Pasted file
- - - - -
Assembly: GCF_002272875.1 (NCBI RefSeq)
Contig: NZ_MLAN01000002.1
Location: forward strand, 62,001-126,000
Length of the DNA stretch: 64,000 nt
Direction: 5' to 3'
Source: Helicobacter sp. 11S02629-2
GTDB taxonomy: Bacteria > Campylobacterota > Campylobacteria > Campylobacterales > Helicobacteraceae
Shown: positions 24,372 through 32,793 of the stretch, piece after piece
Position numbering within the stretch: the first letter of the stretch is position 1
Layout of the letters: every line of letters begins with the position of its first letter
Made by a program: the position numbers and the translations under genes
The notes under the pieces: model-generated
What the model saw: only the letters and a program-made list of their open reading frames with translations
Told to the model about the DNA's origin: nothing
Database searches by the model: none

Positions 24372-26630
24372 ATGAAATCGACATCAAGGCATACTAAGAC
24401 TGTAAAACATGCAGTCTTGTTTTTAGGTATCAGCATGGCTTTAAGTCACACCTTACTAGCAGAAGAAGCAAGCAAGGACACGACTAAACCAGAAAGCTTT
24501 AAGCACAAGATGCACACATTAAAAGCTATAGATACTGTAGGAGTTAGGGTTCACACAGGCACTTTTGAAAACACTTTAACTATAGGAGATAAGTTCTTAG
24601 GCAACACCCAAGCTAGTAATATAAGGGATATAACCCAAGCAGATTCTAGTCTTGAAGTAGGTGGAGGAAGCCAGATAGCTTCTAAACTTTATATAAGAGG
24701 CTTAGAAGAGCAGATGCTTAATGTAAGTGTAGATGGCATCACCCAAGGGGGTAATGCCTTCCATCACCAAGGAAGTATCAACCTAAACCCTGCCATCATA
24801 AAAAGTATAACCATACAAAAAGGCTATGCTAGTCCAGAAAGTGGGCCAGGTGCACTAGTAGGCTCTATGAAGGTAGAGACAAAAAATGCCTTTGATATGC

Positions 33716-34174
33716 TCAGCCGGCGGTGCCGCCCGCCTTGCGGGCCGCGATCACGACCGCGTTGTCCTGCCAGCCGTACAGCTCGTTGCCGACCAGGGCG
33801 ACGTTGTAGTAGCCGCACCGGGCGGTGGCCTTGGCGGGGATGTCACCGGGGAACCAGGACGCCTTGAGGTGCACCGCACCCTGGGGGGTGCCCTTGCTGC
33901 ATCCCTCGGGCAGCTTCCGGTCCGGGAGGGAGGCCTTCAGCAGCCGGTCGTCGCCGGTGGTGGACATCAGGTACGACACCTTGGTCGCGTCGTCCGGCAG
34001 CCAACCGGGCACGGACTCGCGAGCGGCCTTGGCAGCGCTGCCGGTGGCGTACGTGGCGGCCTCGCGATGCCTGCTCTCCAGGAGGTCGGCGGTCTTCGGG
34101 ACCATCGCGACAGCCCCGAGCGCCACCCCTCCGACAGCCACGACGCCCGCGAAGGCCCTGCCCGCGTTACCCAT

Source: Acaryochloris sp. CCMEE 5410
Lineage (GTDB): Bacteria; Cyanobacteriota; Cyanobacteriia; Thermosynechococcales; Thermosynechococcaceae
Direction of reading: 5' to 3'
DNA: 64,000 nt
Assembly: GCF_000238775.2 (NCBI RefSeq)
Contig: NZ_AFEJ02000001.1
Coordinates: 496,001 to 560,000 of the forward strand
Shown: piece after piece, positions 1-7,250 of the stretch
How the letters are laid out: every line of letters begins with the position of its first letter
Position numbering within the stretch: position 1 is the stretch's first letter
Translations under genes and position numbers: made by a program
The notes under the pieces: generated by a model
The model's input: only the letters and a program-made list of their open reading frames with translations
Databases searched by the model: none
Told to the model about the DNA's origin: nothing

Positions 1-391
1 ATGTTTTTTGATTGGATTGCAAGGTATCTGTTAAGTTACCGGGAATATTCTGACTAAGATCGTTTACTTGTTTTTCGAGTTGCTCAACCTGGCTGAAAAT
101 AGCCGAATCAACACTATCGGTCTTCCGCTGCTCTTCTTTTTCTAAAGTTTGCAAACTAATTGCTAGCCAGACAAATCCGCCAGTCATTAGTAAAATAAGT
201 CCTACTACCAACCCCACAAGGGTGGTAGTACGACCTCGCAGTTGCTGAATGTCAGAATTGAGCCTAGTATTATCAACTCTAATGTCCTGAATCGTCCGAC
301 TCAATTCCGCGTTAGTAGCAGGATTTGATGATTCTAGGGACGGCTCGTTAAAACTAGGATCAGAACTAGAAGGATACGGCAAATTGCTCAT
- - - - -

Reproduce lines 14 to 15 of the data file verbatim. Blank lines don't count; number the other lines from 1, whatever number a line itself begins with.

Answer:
Told to the model about the DNA's origin: nothing
Database searches by the model: none